Offline Silencer1

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Re: San Diego Air and Space Museum Archive
« Reply #71 on: October 04, 2017, 01:03:46 am »
Quote from: SDASM Archives
Flaunt Fleet Air Ultra Naval transport sitting 25 above waves on rsbs retractable spar buoy stabilizer concept and design by Thomas P. Faulconer artist Joe Ferrara date 1985 includes plaque and article by designer on back
Link:
https://flic.kr/p/Z1XwJm
Dear mods, please feel free to move this post to a suitable topic.  :)

Thanks for sharing!
I kindly suggest use the topic https://www.secretprojects.co.uk/forum/index.php/topic,21556.msg213377.html#msg213377, as a place for this picture.
Those "concept" thrilled me for a years, and only aafter I see this image I think about the size of FLAUNT. Is vessel such dimensions, greater then some ocean ships requires any additional means to swim in rough waves? Of course, the tasks to take-off and landing remains the most complex and author, IMHO, found an elegant solution.

Offline Boxman

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Re: San Diego Air and Space Museum Archive
« Reply #72 on: February 08, 2019, 02:00:14 pm »
Some more interesting images posted today on the SDASM Flickr Commons site as part of their Robert Kemp Collection (https://www.flickr.com/photos/sdasmarchives/albums/72157691203954561/page6). Kemp was Convair/General Dynamics' chief illustrator.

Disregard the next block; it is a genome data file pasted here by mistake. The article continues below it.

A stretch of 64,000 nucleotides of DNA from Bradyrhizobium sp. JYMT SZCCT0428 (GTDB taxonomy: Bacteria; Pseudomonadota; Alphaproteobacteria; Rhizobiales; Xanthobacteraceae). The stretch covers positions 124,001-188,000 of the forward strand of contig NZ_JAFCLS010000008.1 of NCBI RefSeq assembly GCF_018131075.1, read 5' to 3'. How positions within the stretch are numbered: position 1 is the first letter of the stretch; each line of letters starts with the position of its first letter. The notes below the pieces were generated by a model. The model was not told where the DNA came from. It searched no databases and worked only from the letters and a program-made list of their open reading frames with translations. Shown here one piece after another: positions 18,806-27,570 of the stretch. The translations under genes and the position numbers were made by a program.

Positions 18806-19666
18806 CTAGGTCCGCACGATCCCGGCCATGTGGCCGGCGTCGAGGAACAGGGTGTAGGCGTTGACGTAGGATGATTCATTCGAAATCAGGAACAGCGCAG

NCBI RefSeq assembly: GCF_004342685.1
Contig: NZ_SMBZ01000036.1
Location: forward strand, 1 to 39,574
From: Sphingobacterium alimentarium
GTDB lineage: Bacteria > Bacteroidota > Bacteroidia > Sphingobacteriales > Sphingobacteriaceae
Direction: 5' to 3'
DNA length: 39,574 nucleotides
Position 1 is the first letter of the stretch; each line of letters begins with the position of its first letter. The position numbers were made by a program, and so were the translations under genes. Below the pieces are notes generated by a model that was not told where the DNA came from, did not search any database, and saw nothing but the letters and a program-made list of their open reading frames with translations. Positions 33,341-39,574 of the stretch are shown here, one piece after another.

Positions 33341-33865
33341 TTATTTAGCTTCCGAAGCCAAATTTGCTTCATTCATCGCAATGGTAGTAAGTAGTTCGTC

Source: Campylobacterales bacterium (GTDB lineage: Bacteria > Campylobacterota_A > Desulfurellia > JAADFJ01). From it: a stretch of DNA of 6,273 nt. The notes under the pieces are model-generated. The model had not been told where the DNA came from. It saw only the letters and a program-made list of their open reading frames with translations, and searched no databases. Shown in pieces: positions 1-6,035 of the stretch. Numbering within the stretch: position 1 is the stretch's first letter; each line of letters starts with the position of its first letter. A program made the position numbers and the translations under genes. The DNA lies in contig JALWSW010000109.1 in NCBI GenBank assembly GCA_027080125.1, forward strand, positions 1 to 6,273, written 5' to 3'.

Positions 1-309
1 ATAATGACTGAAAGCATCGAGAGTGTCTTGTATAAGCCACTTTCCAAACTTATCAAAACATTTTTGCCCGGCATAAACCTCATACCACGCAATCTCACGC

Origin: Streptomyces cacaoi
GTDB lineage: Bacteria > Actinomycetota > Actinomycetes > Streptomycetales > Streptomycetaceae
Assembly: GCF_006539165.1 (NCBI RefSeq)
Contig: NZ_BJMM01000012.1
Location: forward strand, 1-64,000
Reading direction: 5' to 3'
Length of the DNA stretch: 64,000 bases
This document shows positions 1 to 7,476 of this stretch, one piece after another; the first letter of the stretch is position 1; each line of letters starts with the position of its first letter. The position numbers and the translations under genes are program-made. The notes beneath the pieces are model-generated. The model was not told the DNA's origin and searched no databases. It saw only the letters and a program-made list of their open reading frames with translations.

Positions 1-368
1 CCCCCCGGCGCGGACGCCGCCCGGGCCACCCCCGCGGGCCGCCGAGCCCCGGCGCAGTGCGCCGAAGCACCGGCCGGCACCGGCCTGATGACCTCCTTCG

What's going on here? Looks like a very Soviet satellite (possible return capsule?) of some type sending a signal to/from a relay satellite (of what appears American manufacture) and then to/from Russia, but that satellite is also apparently sending a signal to/from the United States. Part of the generic caption is "Advanced Space Systems." Plus, the ephemeral "lobes."
https://www.flickr.com/photos/sdasmarchives/33154064078/


Then there this balloon-lifted (SIGINT?/ELINT?) array. Again, with an "Advanced Space Systems" partial file name.
https://www.flickr.com/photos/sdasmarchives/40064500013/


This one is much less a mystery, but I thought it might be of interest of some here. As per portions of its file name - "Advanced Space Systems . . . EML Electro Magnetic Launch to space"
https://www.flickr.com/photos/sdasmarchives/33154068728/

Offline Boxman

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Re: San Diego Air and Space Museum Archive
« Reply #73 on: February 11, 2019, 04:02:12 pm »
More interesting images posted as part of the Robert Kemp Collection by the San Diego Air & Space Museum (SDASM) Archives on the Flickr Commons.
https://www.flickr.com/photos/sdasmarchives/albums/72157691203954561/page7
Any additional information on the images posted below (and previously above) is welcomed.

The balloon-lifted array (see prior post above), now being tugged along (to a new location?) by a Sikorsky Skycrane (CH-54 Tarhe).
https://www.flickr.com/photos/sdasmarchives/33187515388/


A depiction of a mobile launched Project SLAM / PLUTO nuclear ramjet cruise missile (a.k.a. "The Big Stick.") (Mods, feel free to move to the SLAM/PLUTO forum topic, if more appropriate).
https://www.flickr.com/photos/sdasmarchives/46338765404/


Then there's this compact mystery craft. A proposed parasite or submarine-based fighter? Is it a real or notional aircraft? A figment of the artist's imagination? I haven't any idea what this is.
https://www.flickr.com/photos/sdasmarchives/46148992415/


Offline TomcatViP

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Re: San Diego Air and Space Museum Archive
« Reply #74 on: February 12, 2019, 02:58:54 am »
Look like it has skids to land on grass and other unprepared surface. See the french Baroudeur